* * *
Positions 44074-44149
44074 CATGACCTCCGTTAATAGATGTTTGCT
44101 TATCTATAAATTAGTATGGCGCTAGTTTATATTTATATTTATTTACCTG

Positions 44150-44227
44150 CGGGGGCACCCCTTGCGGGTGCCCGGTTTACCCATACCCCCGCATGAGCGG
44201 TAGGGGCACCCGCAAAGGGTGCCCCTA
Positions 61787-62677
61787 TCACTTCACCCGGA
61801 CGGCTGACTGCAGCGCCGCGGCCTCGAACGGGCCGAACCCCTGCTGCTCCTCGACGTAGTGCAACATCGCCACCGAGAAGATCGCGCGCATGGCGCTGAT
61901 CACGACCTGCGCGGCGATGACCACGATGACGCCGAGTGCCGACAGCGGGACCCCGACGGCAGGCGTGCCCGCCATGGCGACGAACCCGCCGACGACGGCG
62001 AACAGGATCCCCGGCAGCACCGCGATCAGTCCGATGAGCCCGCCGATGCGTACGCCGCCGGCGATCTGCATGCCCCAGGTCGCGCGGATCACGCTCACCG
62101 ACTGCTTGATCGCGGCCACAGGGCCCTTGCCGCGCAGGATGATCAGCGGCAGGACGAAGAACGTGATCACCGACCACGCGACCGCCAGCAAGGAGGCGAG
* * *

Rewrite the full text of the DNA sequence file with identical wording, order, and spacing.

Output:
Positions 44074-44149
44074 CATGACCTCCGTTAATAGATGTTTGCT
44101 TATCTATAAATTAGTATGGCGCTAGTTTATATTTATATTTATTTACCTG

Positions 44150-44227
44150 CGGGGGCACCCCTTGCGGGTGCCCGGTTTACCCATACCCCCGCATGAGCGG
44201 TAGGGGCACCCGCAAAGGGTGCCCCTA
Positions 61787-62677
61787 TCACTTCACCCGGA
61801 CGGCTGACTGCAGCGCCGCGGCCTCGAACGGGCCGAACCCCTGCTGCTCCTCGACGTAGTGCAACATCGCCACCGAGAAGATCGCGCGCATGGCGCTGAT
61901 CACGACCTGCGCGGCGATGACCACGATGACGCCGAGTGCCGACAGCGGGACCCCGACGGCAGGCGTGCCCGCCATGGCGACGAACCCGCCGACGACGGCG
62001 AACAGGATCCCCGGCAGCACCGCGATCAGTCCGATGAGCCCGCCGATGCGTACGCCGCCGGCGATCTGCATGCCCCAGGTCGCGCGGATCACGCTCACCG
62101 ACTGCTTGATCGCGGCCACAGGGCCCTTGCCGCGCAGGATGATCAGCGGCAGGACGAAGAACGTGATCACCGACCACGCGACCGCCAGCAAGGAGGCGAG